Tourists Fail to Boost Employment in Spain

Rajoy calls for direct bank aid as China prepares for Greek exit

A bull ring in the Spanish capital, Madrid. A bull ring in the Spanish capital, Madrid.

Even the influx of tourists during peak travel season has failed to boost Spanish employment out of the doldrums. While more people were working in May than in April, fewer found employment this year than during last year’s tourist season. At the same time, Prime Minister Mariano Rajoy called for direct aid to banks in need of financial assistance and China sought plans to cope with a Greek exit from the euro zone.

Bloomberg reported Monday that while the number of those registering for unemployment benefits in Spain fell during May by 30,113, a year ago that number was more than twice as large at 79,701. The Labor Ministry data indicated that this May is the worst showing since the beginning of the financial crisis in 2008.

Unemployment still lingers above 24%, and with tourism the country’s biggest economic factor, a lack of relief in that sector will make it even harder on the beleaguered country to make the cuts it has mandated in its deficit reduction plan.

“Even seasonal hiring is becoming difficult for cash-strapped Spanish companies,” Thibault Mercier, an economist at BNP Paribas in Paris, said in the report. Added to the country’s bank woes, it appears increasingly likely that Spain will be the next in line for a bailout.

Rajoy’s government, however, said that it was not under pressure from other eurozone countries to seek a rescue package. An unidentified government spokeswoman also denied a report in the newspaper El Pais that Madrid is negotiating for aid from the European Union for its banks that would not be considered a bailout.

On June 2 Rajoy called for funds to come directly to troubled banks rather than being routed through government channels. That added to the push on Chancellor Angela Merkel of Germany to consider a sturdier “banking union” in Europe.

Rajoy encouraged other eurozone member countries to “cede more sovereignty” to a central fiscal authority, and also voiced support for the European Commission’s (EC) call for a banking union that would include a single regulator and a deposit guarantee fund.

Merkel, however, has been steadfastly opposed to any measures that would lead to such things as joint euro bonds, although she has become increasingly isolated in her position as one after another of the eurozone countries have called for growth rather than austerity and a greater financial interdependence among the countries in the bloc.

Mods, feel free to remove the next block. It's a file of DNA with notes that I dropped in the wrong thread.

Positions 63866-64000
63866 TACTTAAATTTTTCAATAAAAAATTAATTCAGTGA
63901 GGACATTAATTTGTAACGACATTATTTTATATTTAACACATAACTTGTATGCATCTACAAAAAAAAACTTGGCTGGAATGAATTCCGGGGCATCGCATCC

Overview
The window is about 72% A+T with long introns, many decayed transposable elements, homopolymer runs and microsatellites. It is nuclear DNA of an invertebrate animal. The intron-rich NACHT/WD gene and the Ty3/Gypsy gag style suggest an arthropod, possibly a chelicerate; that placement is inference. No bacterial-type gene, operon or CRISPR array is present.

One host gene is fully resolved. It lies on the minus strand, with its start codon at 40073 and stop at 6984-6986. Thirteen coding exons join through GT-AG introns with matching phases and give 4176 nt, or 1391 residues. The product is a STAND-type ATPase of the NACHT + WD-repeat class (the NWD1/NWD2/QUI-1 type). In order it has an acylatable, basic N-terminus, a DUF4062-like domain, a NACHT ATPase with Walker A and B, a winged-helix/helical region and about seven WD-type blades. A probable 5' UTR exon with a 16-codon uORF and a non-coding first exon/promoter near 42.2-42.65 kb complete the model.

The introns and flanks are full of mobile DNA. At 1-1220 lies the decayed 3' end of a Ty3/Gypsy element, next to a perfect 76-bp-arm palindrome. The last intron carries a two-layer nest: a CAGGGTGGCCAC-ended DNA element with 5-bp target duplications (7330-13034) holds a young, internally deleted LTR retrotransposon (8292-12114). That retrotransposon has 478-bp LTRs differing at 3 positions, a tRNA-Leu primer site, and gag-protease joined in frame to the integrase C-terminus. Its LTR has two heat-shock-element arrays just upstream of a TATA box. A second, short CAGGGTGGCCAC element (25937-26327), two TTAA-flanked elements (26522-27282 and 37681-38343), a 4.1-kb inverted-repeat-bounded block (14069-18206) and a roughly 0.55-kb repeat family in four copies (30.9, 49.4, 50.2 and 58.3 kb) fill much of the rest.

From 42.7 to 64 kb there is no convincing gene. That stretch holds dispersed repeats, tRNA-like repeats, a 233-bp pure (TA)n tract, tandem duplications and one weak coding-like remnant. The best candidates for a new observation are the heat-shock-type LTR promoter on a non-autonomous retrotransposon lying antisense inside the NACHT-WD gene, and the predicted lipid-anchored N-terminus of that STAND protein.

Among those pressuring Germany is the billionaire investor George Soros, who was quoted saying on Saturday, “We need to do whatever we can to convince Germany to show leadership and preserve the European Union as the fantastic object that it used to be. The future of Europe depends on it.”

On Sunday, Pierre Moscovici, the new French finance minister, added his voice to the chorus, saying that aid for troubled European banks should come through the European Stability Mechanism (ESM) rather than through governments. “We need to go toward a banking union,” he was quoted saying.

Spain’s troubles may be taking temporary center stage, but meanwhile the days are still ticking down toward a second Greek election. Should the results be inconclusive or come down on the side of renegotiating or abandoning its agreement with European officials for its second bailout, it could end up departing the eurozone—and China wants to be ready.

Reuters reported Monday that Chinese sources said the government has asked a number of prominent agencies, including the country’s central bank, its banking regulator and the National Development and Reform Commission, to prepare plans to deal with the fallout from a Greek exit from the eurozone.

"It's very urgent," the report quoted one source as saying. "The government has asked every department to analyze measures to cope with a Greek exit from the eurozone and make their own suggestions as soon as possible."

In comments that appeared last week, Yu Yongding, an influential economist and a former central bank adviser, proposed actions that included capital controls and cash injections to domestic markets to cut volatility.

On Monday the head of the central bank said that China would continue to invest in eurozone government debt and other assets, and also exhorted the eurozone to more quickly implement reforms that would resolve the debt crisis.

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